his beginning as this was a fascinating part of the story and important to under the later decisions. -- understand -- he was a farm worker and started when he was 12 and his family lost their farm. he was in the navy and came out and worked out of the fields and was working in a lumber yard. in 1952, when a man named fred ross and no body has heard of him and that is too bad. but he was an important community organizer and ran a group called the community service organization which was almost exclusively in california and it was the first part of the mexican-american civil rights movement. he went to san jose in 1952 and started holding house meetings where you invite people over and talk about their concerns and needs and try to get people
engaged in collective community organizing. and he meets cesar chavez at a meeting and here is where we can tie into the legend because part of the legend is fred ross wrote in his journal i think i found the guy i am look for. and you can find that quote in lots of books and scholarly works but that is in fact made up. and i found the actual entry in fred ross' journal from that night and he says something positive. he says cesar chavez has great potential and energy and something very positive about him but not the quote as the legend has become. he immediately -- he is 25 years old, he is really smart and stuck in a dead end job and here is fred ross who says we will do a voter registration drive and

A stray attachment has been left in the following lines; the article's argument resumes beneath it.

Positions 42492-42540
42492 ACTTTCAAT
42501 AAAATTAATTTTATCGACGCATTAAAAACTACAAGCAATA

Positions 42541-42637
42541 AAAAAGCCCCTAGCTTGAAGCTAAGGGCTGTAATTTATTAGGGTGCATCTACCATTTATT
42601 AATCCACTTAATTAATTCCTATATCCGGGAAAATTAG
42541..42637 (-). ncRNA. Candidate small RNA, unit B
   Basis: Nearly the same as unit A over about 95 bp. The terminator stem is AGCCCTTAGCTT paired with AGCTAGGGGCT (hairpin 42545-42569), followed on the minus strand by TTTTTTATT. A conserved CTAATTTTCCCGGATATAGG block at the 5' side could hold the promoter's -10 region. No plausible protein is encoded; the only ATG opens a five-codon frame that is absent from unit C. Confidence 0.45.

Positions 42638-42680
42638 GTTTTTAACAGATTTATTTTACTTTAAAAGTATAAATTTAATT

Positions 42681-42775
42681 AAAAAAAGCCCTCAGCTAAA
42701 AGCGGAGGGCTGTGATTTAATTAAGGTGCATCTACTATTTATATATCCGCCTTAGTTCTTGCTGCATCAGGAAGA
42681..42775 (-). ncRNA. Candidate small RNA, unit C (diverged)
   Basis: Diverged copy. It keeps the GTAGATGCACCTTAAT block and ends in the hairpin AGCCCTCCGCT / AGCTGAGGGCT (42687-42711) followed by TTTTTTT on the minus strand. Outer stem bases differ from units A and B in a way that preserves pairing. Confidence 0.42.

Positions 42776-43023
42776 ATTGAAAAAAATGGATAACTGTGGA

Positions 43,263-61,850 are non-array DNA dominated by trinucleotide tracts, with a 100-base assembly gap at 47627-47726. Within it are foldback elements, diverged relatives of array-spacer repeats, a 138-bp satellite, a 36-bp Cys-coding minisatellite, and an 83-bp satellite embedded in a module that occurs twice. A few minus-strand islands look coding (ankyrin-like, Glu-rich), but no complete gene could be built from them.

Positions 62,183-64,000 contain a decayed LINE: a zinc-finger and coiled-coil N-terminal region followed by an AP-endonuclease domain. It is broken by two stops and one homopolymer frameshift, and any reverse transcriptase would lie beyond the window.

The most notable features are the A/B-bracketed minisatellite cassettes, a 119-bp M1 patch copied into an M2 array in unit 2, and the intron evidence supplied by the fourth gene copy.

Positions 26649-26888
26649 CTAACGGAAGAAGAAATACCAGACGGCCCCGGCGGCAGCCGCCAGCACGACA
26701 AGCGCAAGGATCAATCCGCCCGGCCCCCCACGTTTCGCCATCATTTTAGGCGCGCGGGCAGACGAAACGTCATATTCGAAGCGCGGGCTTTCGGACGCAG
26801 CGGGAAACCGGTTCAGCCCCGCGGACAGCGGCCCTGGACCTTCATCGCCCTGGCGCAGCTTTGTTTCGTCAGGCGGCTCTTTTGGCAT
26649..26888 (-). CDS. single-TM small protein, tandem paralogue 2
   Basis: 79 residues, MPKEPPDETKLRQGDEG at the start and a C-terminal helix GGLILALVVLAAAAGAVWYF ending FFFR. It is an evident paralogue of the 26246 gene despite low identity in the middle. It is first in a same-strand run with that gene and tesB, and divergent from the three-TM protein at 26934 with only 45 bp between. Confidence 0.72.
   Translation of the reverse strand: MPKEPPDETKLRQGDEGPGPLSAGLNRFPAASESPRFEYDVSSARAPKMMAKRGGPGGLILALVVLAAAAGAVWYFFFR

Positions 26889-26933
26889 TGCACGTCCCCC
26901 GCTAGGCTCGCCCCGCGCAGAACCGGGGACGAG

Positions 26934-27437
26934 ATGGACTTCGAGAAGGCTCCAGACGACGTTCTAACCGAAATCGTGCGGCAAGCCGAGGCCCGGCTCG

he becomes the chair of the drive and by 1954 -- clearly impresses ross and the thunder of the community service organization as well and by 1954 cesar chavez is on the payroll. he has a 10-year aprinticship before going off into the part of the story that more people, you know, are familiar with, when he organizers farm workers. >> let's go back to his name. when i first got a copy of your book, i was startled in a way because the accent marks in his name were not there and it read cesar chavez. i wondered and looked it up and